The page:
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Kline, T.J. (1996). Seeing Red: Kiéslowski and the Uncanny. Psychoanal. Rev., 83(3):435-443.

(1996). Psychoanalytic Review, 83(3):435-443

Film Notes

Seeing Red: Kiéslowski and the Uncanny

T. Jefferson Kline, Ph.D.

Owing to the projection outwards of internal perceptions, primitive men arrived at a picture of the external world which we, with our intensified conscious perception, have now to translate back into psychology.

—Freud, Totem and Taboo

Film isn't a bad medium. It's a much more primitive medium than literature but it's not a bad one if you want to tell a story.

—Kryzsztof Kiéslowski

Kryzsztof Kiéslowski's Red opens with the image of fingers touch-dialing a phone. The camera follows the phone wires to the wall, then, magically enters the wall to follow the wires down under the street, and in an accelerated traveling shot forward speeds under the Channel, then resurfaces only to disappear again into conduits leading to a phone in Geneva. But, despite all its disorienting and dizzying movement, this stylistic tour deforce leads only to a busy signal. Surely, the act of communication itself is metonymized in this opening sequence: The people of Kiéslowski's cinematic universe are all “wired” to each other in a multiplicity of ways, some evident, some submerged and hidden from view. But being wired does not always, as this sequence illustrates, lead to communication; very often the opposite is more likely.1 Making communication work for you requires hard work, and Kiéslowski relates this work directly to the work of remembering itself: “I think we do remember a lot, only we just don't know it. Digging hard and decisively, digging sensitively around in our memories makes the lost images and events come back. But you must really want to remember and you have to work hard.”2 Elsewhere he tells us, “It's only when you've done this work that you can see a certain order of events and their effects.”3 Not every moviegoer will accept the work required by this film, but repeated viewings reward the attentive viewer with a satisfaction rare in recent cinema.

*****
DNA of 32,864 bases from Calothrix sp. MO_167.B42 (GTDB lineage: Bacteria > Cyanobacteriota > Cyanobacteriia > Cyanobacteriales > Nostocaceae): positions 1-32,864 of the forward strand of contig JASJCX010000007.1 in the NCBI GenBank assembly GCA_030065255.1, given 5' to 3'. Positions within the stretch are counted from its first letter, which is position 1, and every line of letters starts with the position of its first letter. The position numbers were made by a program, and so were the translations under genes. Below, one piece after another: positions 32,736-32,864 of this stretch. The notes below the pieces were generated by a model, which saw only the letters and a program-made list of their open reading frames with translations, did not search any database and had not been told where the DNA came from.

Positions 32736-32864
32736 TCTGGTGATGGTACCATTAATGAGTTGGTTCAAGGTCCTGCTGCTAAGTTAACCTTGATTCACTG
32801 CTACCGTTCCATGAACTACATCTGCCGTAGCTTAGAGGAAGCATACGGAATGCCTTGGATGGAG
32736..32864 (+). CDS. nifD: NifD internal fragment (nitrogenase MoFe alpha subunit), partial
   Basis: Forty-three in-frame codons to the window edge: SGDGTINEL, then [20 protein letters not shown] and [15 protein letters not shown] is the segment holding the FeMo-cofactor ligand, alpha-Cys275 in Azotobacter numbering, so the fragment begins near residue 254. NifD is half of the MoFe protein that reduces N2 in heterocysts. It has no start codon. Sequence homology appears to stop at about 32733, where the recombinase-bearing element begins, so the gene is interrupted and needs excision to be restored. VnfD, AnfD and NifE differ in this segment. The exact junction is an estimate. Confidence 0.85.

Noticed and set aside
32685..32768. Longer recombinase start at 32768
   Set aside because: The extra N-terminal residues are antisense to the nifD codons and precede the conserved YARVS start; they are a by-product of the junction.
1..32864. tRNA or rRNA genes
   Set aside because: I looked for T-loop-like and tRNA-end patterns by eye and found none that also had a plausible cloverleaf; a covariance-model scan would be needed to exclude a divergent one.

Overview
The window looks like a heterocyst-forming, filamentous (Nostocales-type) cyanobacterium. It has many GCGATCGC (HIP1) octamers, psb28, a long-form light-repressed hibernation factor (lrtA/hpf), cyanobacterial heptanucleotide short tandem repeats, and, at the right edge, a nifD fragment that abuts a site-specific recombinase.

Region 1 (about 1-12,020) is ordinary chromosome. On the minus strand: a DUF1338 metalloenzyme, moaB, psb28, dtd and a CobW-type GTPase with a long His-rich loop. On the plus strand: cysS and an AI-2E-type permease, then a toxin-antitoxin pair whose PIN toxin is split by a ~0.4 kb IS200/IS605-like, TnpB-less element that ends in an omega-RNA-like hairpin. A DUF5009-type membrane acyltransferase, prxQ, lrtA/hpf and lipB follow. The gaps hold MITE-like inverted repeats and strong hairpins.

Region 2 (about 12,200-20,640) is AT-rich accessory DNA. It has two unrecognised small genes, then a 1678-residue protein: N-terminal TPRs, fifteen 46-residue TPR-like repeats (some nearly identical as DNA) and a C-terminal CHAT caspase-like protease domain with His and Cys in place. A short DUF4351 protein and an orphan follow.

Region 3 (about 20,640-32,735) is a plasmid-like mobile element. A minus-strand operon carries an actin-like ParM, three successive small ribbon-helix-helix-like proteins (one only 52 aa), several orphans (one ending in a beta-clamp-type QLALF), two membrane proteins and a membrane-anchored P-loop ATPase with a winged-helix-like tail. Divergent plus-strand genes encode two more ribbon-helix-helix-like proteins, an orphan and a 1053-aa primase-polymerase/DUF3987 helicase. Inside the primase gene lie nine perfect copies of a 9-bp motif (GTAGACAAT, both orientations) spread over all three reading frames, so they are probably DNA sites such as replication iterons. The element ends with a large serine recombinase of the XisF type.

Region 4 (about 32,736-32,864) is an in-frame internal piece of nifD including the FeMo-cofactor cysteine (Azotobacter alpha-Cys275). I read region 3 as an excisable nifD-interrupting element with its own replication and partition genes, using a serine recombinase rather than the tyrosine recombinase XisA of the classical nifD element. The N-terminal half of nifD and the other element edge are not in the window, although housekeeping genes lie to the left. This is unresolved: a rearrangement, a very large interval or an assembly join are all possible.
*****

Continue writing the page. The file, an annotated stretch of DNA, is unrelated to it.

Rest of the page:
In

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